A Christian Response to the Healthcare Bill


In looking at the healthcare bill that was recently passed, I am left with one overriding conclusion; the Church in America has completely and utterly failed to do her job. This statement, however, is quite open-ended. So let me elaborate with a follow-up:

Though I hate what the current administration is doing, we must realize that their advancements are only occurring because the Church has failed America; rather than living as the Church and taking care of the needy, we instead chose to retreat into our million-dollar sanctuaries. If a needy world can’t turn to the followers of the one true God, what choice are they left with other than to turn to the government?

Though I am very much against nationalized healthcare, especially when taxpayer money will most likely be used for abortions, I don’t want to take the time writing against it. What’s done is done, every argument that could be made against nationalized healthcare has been made. The courts will see to the legality of this bill and, in my opinion, the people will speak out against the bill in the form of elections this coming November. But what if, when elected, the Republicans rescind the bill? Or, what if tomorrow Obama and half of the Democratic Party woke up and thought, “No, wait, this is wrong”? Those who will be covered by this healthcare bill would then be left without the chance to get proper healthcare.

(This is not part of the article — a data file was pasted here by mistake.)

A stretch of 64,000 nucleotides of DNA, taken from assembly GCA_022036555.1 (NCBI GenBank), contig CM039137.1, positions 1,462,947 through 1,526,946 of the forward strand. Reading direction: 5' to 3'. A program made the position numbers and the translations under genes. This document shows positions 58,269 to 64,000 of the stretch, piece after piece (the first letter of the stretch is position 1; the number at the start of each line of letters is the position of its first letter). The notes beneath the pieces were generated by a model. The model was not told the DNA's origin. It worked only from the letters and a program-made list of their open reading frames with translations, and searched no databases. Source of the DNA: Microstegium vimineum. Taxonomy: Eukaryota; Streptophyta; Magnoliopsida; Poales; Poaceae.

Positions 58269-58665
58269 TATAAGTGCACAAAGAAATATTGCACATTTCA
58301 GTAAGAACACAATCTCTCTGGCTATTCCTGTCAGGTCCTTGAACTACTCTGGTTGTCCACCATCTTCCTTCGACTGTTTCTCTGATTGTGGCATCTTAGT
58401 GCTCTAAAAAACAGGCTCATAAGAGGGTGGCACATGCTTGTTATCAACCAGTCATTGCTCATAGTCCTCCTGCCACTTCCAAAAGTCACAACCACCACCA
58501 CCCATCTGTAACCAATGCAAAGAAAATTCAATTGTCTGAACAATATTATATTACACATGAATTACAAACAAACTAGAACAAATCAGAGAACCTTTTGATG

From a purely human perspective, I would argue that I have no obligation to help get better healthcare for a stranger. I have no obligation to see to a stranger’s needs; while I can do it, it’s not necessarily immoral for me to see to the needs of my own family and then my own immediate community, but then stop there. Thus, the healthcare bill is wrong because it takes a non-obligation and attempts to make it an obligation.

The problem, however, is that as a Christian I am held to a higher moral code. What would generally be supererogatory actions become obligations for Christians. The Christian obligation to his fellow human is more than “do not kill,” but instead as Christians we are to look after the needs of others. However, as a whole the Christian Church has not been doing this in America; so what are the poor, the disadvantaged, and the crippled supposed to do?

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